The Wrong Stuff — The Ed Dwight Story: John F. Kennedy’s Crusade to Find and Promote a “Negro Astronaut“…
Had John F. Kennedy not been assassinated, one of the first men to walk on the moon might have been a negro astronaut deliberately picked by his administration to be part of the astronaut training programing because he was a black man.
Had John F. Kennedy not been assassinated, his magical negro astronaut candidate, Capt. Ed Dwight, would have been the first man on the moon.
Sure, he had logged flight time and had an aeronautical engineering degree, but Capt. Ed Dwight’s primary skill-set was being one of the few qualified black men the Kennedy Administration could quickly promote into NASA astronaut candidate program.
His name was Ed Dwight.
His black skin qualified him for immediate promotion into the merit-based astronaut-training program that had been exclusively the hunting of white men who had earned their way there.
J. Alfred Phelps book They Had a Dream: The Story of African American Astronauts, includes a look at just how aggressive the Kennedy Administration was in promoting a negro astronaut:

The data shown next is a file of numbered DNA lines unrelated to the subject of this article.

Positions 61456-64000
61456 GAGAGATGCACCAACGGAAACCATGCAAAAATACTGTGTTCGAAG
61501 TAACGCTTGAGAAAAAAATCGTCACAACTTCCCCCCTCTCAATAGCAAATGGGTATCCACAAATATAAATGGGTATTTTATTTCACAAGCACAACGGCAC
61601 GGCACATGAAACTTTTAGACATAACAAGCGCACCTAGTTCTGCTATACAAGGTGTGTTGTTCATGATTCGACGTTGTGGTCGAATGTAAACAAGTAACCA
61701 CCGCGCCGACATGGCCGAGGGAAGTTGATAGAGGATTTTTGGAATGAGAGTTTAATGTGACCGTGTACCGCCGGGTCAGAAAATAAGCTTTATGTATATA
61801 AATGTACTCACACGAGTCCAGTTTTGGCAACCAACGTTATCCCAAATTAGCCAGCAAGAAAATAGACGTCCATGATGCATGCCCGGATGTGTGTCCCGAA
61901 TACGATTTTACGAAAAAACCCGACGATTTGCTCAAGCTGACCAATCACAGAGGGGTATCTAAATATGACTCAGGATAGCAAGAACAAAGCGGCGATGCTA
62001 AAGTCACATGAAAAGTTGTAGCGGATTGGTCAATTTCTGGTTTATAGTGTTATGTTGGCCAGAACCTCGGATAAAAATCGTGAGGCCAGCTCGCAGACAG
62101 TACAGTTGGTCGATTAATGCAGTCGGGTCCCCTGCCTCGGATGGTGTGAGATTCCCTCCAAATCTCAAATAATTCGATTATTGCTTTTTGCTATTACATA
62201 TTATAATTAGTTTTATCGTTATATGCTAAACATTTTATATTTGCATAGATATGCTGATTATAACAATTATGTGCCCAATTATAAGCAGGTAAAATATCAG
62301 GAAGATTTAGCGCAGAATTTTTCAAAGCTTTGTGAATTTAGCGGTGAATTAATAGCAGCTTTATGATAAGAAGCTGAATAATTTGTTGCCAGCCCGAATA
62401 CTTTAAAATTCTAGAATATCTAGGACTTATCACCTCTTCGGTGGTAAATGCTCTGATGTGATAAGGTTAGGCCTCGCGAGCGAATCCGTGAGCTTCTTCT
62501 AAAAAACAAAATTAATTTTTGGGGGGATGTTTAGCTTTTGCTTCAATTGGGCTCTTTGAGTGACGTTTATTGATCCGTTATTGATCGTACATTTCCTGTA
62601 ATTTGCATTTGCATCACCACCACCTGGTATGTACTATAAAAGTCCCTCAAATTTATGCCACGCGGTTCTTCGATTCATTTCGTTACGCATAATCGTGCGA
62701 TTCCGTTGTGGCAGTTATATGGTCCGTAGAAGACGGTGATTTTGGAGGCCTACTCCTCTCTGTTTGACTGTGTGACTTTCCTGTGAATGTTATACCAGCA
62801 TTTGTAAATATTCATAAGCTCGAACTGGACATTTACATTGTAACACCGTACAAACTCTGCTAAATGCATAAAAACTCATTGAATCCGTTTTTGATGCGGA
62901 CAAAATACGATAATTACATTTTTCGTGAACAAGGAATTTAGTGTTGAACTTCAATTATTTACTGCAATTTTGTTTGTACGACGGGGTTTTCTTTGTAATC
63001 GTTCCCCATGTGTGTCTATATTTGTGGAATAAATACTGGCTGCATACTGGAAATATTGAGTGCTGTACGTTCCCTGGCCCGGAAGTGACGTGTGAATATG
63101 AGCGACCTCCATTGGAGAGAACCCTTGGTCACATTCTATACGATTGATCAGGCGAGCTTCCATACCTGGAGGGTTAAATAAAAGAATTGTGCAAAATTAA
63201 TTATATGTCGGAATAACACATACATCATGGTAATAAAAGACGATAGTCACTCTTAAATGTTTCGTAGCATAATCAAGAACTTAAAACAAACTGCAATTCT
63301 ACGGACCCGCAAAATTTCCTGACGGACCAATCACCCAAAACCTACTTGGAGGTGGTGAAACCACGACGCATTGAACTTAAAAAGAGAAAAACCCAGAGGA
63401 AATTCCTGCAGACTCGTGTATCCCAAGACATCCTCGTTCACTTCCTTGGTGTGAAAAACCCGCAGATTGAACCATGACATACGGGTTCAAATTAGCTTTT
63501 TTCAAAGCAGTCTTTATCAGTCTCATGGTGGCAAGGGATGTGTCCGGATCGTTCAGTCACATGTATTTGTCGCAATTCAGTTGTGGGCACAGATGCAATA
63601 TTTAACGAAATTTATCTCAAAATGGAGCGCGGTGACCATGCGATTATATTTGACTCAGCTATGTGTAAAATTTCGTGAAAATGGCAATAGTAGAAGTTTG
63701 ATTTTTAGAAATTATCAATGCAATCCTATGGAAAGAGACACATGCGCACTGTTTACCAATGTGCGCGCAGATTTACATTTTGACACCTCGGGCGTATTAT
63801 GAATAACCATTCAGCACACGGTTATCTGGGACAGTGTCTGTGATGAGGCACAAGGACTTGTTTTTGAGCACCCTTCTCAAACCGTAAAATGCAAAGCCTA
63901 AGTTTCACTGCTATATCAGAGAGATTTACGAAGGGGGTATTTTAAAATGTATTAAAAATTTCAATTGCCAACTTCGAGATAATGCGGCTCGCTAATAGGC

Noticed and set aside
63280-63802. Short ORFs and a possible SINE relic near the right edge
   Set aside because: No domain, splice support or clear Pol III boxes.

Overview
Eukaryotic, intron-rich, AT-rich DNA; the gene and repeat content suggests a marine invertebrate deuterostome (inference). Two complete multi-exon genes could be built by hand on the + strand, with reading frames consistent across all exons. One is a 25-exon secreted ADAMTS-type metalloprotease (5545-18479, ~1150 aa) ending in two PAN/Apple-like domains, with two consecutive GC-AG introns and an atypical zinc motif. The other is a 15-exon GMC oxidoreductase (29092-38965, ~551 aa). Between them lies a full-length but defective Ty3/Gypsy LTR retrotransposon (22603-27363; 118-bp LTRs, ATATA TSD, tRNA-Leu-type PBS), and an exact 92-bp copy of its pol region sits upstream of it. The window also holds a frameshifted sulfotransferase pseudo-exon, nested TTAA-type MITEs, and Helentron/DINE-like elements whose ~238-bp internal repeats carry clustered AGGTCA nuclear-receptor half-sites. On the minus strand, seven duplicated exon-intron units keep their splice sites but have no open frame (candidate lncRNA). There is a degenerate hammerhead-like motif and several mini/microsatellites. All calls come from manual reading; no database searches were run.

It all began with a telephone call from the White House to the Department of Defense. There was no arrogance in the callers voice; only a simple question:
“Does the Air Force have any Negroes in the new aerospace research pilots’ course being set up at Edwards Air Force Baser in California?”
After what was probably an extended pause came the answer: “No, there aren’t any.”
It was an ordinary enough question, but the call came from an extraordinary source
Had it come from an ordinary White House, the reaction might have been mild, nothing more than grist for a workday tale some government employee could tell at a weekend gathering. But this call came from theKennedy White House, that place called “Camelot,” which had seen the beginning of civil rights”sit-ins” and had sent troops to get a black man into a university in the Deep South. it was a White House that had used its influence to gain Martin Luther King’s release from jail. perhaps the recipient of the call knew all of this and felt a bit like a person in a closed garage slowly filling with carbon monoxide. In any event, the reaction was predictable: something had better be done- and rather quickly. The innocuous-sounding call thus became something of an edict.
The air force swiftly launched a search for a black pilot with the right amount of flying time, the “right academic background, and one would could meet all the other stringent requirements.” Fortunately, air force personnel officers didn’t have to look too far, for it was about that time that Capt. Ed Dwight’s application reached them.
When you go looking for something, you can usually find it: even if it means passing over more qualified opportunities or individuals.